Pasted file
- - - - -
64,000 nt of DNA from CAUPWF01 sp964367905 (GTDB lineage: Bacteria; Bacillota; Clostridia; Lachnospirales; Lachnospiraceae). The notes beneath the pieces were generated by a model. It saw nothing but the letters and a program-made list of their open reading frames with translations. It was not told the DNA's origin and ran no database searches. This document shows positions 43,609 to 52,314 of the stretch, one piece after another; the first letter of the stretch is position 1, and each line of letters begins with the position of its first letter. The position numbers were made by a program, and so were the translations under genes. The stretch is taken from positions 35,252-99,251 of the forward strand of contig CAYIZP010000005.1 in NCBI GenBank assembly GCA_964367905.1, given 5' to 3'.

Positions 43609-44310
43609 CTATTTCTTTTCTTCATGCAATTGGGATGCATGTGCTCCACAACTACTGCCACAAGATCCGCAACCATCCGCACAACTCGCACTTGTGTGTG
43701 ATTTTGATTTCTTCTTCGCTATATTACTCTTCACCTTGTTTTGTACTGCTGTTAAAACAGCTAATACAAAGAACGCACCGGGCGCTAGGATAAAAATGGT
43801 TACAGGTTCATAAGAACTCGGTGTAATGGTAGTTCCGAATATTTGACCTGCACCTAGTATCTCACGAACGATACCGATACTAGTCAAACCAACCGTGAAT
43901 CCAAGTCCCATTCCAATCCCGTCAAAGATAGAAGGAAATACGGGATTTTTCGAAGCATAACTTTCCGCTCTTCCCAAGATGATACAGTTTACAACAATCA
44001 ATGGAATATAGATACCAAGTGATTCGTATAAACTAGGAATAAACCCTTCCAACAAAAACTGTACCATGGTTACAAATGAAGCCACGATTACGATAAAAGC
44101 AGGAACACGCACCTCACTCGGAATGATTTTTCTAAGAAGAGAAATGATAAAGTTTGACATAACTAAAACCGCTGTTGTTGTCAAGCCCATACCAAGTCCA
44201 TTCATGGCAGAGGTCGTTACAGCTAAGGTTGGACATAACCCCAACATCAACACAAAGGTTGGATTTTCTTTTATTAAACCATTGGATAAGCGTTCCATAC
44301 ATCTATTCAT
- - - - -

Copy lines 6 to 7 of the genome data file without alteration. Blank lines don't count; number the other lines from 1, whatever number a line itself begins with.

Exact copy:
43901 CCAAGTCCCATTCCAATCCCGTCAAAGATAGAAGGAAATACGGGATTTTTCGAAGCATAACTTTCCGCTCTTCCCAAGATGATACAGTTTACAACAATCA
44001 ATGGAATATAGATACCAAGTGATTCGTATAAACTAGGAATAAACCCTTCCAACAAAAACTGTACCATGGTTACAAATGAAGCCACGATTACGATAAAAGC